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1/13th London Rgt Kensingtons


palicus
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Hi all,

Researching my G.Grandfather, Pte 2064 Thomas Edwards MM 1/13th London Rgt (The Kensingtons)

(Later 45846 of 107th MGC)

From his service record it states that he received a bayonet wound in the field on this day.

Can anyone tell me what the Kensingtons were doing on this day?

I'm guessing it was part of the action at Aubers Ridge but would be grateful for any more detailed information.

Incidentally his record also states that he received a gunshot wound to the chest only three days later on 12 May 1915 though the place of casualty is stated as being St Omer rather than in the field...

Does that mean it was an accidental wound received behind the lines or was there some action at St Omer on that day?

Any info much appreciated. Thanks in advance for your time and efforts.

Palicus

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Most of what you need to know is here.

Details of the allocation of the Kensingtons to Divisions: [http://www.1914-1918.net/london.htm]

Order of battle of 8th Division, which Kensingtons were in at the time: [http://www.1914-1918.net/8div.htm]

Detailed Aubers battle description including role of Kensingtons: [http://www.1914-1918.net/bat11.htm]

St Omer was a headquarters and hospital base. Very improbable that he received an injury there. My guess is he was wounded on 9 May and was in hospital at St Omer three days later.

You can buy a copy of the Kensingtons war diary for May 1915 [here]

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For those who are only browsing the forum, I can add to Chris' post that they were there, they took a large part in the proceedings. This was essentially a one day battle and was a complete shambles with heavy casualties and no gains. This battle showed Haig at his worst and was in my estimation a very black mark in his record. Very bad judgement and , his besetting sin, fruitless attempts to advance long after all hope was gone. I like to think that he perhaps learned from this action.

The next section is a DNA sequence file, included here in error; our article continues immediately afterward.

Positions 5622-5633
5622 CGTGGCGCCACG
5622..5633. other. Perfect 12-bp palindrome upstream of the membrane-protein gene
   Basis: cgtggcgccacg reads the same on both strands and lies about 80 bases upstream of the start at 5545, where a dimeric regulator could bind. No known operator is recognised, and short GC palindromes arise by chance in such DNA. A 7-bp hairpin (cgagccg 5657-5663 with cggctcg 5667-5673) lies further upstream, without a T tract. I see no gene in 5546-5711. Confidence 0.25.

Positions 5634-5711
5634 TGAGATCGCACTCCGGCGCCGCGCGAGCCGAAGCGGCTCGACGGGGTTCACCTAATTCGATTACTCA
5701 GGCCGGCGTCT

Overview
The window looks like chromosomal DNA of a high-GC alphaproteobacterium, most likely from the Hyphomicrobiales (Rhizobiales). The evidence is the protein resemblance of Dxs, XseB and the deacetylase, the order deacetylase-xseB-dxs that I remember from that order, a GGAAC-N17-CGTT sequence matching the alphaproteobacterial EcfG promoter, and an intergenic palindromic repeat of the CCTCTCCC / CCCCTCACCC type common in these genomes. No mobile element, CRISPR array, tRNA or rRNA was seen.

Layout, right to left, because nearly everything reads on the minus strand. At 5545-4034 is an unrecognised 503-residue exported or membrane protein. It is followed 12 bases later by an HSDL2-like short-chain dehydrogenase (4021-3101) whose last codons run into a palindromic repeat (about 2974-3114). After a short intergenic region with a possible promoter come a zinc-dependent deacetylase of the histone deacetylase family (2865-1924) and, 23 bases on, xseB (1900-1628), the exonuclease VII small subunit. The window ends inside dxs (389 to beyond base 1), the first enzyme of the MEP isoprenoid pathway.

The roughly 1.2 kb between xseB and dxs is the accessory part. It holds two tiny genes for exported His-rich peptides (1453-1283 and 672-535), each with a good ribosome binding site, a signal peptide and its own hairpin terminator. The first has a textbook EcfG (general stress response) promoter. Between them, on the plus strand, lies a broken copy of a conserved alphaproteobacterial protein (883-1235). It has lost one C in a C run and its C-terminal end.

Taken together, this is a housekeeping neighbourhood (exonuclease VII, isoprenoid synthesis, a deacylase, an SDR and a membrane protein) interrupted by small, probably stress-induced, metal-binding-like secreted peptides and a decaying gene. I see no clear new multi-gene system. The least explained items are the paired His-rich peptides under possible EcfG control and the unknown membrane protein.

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Not sure I agree. There was a great deal "wrong" with the planning and execution of the attack, and it was among the worst days in the whole war for casualties for the scale of forces deployed. It was a terrible, terrible day. But much of the "wrong" can only be seen in hindsight. Chief of the operational factors as to why men like Thomas Edwards became casualties was the weight and direction of the artillery. By 1918 the commanders would see the bombardment at Aubers as pathetically thin and the fact that it was aimed at front line trenches and not in suppressing the German guns inevitably wasteful.

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Thanks Chris,

As a novice to the sites, I had already found and read the first two links but missed the link to the description of the battle itself. I will read it with much interest shortly.

With regard to the wounds I've attached extracts from his service record should anyone care to add to the speculation.

Firstly from a casualty form which states the dates and places of injury, and then secondly from service history sheet.

post-42604-1231413221.jpg

post-42604-1231413237.jpg